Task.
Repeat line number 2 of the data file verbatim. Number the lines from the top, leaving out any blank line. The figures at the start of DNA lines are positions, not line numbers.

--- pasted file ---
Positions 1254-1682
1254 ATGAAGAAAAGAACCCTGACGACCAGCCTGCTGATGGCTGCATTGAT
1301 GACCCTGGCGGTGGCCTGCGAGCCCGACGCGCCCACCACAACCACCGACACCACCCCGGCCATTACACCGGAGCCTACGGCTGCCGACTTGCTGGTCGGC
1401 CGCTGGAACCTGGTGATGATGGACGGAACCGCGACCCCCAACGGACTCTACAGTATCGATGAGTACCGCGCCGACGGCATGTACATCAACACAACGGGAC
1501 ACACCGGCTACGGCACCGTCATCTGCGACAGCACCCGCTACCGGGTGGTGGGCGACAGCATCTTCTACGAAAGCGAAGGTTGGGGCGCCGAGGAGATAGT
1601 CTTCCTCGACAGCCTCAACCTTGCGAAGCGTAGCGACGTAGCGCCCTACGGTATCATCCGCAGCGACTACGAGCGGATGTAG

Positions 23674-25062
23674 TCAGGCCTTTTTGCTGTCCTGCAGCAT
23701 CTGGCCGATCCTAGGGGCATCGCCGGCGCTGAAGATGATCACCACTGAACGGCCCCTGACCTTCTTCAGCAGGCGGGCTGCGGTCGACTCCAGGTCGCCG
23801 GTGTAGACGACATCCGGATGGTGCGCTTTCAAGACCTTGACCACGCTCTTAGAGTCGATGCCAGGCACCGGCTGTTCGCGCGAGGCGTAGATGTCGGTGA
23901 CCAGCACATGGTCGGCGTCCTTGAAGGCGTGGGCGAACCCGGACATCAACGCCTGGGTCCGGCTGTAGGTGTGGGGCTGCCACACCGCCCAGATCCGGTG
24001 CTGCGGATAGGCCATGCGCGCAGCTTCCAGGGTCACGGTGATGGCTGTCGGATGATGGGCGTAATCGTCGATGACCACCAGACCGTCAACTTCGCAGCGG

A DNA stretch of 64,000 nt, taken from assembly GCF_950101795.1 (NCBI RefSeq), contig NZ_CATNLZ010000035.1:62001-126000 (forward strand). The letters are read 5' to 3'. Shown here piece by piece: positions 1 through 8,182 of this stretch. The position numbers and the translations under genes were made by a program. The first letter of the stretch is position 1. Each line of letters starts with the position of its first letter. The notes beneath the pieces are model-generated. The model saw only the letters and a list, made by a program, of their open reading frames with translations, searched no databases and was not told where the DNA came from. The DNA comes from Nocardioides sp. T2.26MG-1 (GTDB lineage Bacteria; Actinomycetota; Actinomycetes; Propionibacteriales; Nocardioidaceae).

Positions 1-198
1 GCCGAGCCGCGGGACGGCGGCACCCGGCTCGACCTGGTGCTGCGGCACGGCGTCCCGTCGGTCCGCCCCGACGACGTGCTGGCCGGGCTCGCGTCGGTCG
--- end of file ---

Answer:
1254 ATGAAGAAAAGAACCCTGACGACCAGCCTGCTGATGGCTGCATTGAT